1997-06-25 - Re: Anonymous browsing (was Re: Getting Back to our Radical Roots)

Header Data

From: tzeruch@ceddec.com
To: cypherpunks@cyberpass.net
Message Hash: c87c4a11e9c608e9e2a941b4475e724fe8d05c807b0a76d67aad4df39bbca5a2
Message ID: <97Jun25.162334edt.32257@brickwall.ceddec.com>
Reply To: <>
UTC Datetime: 1997-06-25 20:40:59 UTC
Raw Date: Thu, 26 Jun 1997 04:40:59 +0800

Raw message

From: tzeruch@ceddec.com
Date: Thu, 26 Jun 1997 04:40:59 +0800
To: cypherpunks@cyberpass.net
Subject: Re: Anonymous browsing (was Re: Getting Back to our Radical Roots)
In-Reply-To: <>
Message-ID: <97Jun25.162334edt.32257@brickwall.ceddec.com>
MIME-Version: 1.0
Content-Type: text/plain

On Fri, 20 Jun 1997, Jeremey Barrett wrote:

> X-Premail-Auth: Good signature from user "Jeremey Barrett
>    <jeremey@bluemoney.com>".

> Anonymous web browsing is definitely being worked on. However, simply
> chaining proxies ala remailer chains is not sufficient because traffic
> analysis is fairly trivial.
> The question is what's the threat model. If the goal is to prevent the
> server from identifying the client given limited resources, then
> www.anonymizer.com or similar is sufficient. However, the real problem
> is preventing an entity with unlimited resources and control over most
> of the nodes in the anonymous network from conducting successful traffic
> analysis. This is an entirely different and very difficult problem.

Having got the latest Applied Cryptography, it looks like it would be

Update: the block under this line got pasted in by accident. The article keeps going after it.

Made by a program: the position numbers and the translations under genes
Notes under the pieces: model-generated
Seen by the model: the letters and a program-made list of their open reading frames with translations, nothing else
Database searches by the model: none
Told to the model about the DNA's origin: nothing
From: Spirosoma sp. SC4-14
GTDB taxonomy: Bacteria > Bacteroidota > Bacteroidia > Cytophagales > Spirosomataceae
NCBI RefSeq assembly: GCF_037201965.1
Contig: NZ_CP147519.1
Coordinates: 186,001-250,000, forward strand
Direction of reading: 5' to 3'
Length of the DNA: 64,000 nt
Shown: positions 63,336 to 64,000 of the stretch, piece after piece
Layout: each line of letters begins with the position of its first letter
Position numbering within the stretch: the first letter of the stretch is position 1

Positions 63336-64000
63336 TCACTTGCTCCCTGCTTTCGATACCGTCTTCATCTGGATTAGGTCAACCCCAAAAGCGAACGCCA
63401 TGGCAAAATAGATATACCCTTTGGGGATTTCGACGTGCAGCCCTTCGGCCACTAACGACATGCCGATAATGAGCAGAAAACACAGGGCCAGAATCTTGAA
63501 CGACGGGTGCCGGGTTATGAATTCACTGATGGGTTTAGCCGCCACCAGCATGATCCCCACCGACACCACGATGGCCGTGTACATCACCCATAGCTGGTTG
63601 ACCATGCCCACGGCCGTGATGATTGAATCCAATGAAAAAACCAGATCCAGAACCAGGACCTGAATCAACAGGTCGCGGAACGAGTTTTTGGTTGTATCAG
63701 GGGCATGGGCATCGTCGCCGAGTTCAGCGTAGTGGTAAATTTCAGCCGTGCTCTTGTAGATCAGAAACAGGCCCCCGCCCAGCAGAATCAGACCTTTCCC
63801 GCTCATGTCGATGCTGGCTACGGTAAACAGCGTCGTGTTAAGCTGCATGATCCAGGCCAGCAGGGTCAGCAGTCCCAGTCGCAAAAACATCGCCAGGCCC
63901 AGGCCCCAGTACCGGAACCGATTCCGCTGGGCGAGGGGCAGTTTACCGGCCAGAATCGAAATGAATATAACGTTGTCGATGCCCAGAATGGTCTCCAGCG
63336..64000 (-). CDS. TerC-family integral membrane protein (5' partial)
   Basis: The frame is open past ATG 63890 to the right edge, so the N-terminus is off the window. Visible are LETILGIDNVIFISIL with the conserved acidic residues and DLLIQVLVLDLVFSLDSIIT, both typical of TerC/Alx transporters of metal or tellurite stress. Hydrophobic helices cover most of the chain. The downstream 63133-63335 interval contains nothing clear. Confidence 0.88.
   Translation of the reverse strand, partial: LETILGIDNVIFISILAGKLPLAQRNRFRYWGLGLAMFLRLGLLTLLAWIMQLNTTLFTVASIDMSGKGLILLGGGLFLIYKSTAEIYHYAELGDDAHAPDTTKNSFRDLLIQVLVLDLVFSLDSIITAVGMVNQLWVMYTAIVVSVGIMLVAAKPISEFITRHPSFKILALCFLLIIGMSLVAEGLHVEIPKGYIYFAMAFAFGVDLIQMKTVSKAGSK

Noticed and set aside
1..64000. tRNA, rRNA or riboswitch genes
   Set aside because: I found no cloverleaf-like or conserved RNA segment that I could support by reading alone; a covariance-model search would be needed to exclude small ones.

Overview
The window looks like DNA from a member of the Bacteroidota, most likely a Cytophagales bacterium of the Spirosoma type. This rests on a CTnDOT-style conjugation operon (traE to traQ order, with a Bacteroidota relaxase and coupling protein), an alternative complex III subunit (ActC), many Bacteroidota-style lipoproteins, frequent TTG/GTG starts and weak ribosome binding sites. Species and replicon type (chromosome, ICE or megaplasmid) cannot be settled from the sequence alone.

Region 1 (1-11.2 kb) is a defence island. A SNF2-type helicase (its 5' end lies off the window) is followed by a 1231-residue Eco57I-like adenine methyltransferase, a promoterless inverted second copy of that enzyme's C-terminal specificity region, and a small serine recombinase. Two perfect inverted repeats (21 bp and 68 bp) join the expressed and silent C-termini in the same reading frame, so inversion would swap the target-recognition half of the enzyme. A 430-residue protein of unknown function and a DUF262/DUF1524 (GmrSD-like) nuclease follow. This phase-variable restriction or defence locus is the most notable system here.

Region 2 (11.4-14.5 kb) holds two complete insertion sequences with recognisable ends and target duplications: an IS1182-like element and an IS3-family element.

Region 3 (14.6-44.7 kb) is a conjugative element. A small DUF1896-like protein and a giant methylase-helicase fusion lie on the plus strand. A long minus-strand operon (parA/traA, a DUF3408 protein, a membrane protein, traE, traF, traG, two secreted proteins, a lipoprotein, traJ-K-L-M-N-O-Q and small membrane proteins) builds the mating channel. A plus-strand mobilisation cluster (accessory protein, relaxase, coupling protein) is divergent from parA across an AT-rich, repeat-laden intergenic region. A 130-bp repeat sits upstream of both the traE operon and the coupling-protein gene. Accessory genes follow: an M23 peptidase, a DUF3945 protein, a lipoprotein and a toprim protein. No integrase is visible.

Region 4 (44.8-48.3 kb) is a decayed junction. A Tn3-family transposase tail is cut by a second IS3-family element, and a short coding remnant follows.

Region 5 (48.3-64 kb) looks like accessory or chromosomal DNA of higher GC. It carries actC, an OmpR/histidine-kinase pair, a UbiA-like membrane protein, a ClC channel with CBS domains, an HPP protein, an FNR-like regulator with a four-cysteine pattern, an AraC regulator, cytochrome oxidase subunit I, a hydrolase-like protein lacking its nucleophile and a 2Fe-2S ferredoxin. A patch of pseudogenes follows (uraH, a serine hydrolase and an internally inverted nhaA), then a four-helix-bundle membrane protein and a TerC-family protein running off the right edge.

possible to set up a series of servers on the "Dining Cryptographers at a
Disco" model.  It would require a constant flow, probably something like
token ring, so couldn't be used for high bandwidth applications, but it
completely nukes traffic analysis.

(as an aside, if someone has control of "most of the nodes" they can cheat
however they want without resorting to traffic analysis - if they
control few nodes the picture is different).

[brief but wrong description: assume there are an even number of servers. 
Each generates a random number and passes it on along with a parity bit. 
Then next server compares it's random number with the previous one and
flips the parity bit if the random bits *differ*, and then sends the
parity bit and the same random bit to the next server. When the bit has
completed the circuit, the parity bit will be zero (which would be
broadcast or send in the next round), unless someone altered it
intentionally.  So any one can set a one bit by simply not flipping it,
and no one will know who since all anyone knows is the original state of
the parity bit when they saw it, and the previous random number.  If a
series of bits is encrypted using a public key, then only the recipient
will be able to receive it, and in all cases no one will know who sent or
received the message.  You need collision detection like ethernet, and
some addressing stuff, but all the extra bandwidth obscures the sender
and recipient.  Someone please post a clearer description]